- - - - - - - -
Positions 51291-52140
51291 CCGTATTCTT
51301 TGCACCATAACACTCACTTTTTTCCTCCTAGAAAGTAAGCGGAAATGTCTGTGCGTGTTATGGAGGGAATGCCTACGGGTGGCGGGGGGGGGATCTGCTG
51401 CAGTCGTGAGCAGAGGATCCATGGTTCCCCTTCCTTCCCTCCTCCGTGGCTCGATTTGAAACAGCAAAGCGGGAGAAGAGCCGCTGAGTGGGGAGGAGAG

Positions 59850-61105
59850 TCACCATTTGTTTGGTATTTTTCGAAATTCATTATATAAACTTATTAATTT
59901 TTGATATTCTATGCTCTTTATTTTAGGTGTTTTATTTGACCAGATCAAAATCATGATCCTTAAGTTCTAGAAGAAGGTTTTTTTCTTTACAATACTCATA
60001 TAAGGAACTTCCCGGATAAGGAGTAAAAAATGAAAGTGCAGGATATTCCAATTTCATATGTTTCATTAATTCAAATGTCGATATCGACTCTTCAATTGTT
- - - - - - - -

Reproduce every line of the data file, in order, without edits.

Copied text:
Positions 51291-52140
51291 CCGTATTCTT
51301 TGCACCATAACACTCACTTTTTTCCTCCTAGAAAGTAAGCGGAAATGTCTGTGCGTGTTATGGAGGGAATGCCTACGGGTGGCGGGGGGGGGATCTGCTG
51401 CAGTCGTGAGCAGAGGATCCATGGTTCCCCTTCCTTCCCTCCTCCGTGGCTCGATTTGAAACAGCAAAGCGGGAGAAGAGCCGCTGAGTGGGGAGGAGAG

Positions 59850-61105
59850 TCACCATTTGTTTGGTATTTTTCGAAATTCATTATATAAACTTATTAATTT
59901 TTGATATTCTATGCTCTTTATTTTAGGTGTTTTATTTGACCAGATCAAAATCATGATCCTTAAGTTCTAGAAGAAGGTTTTTTTCTTTACAATACTCATA
60001 TAAGGAACTTCCCGGATAAGGAGTAAAAAATGAAAGTGCAGGATATTCCAATTTCATATGTTTCATTAATTCAAATGTCGATATCGACTCTTCAATTGTT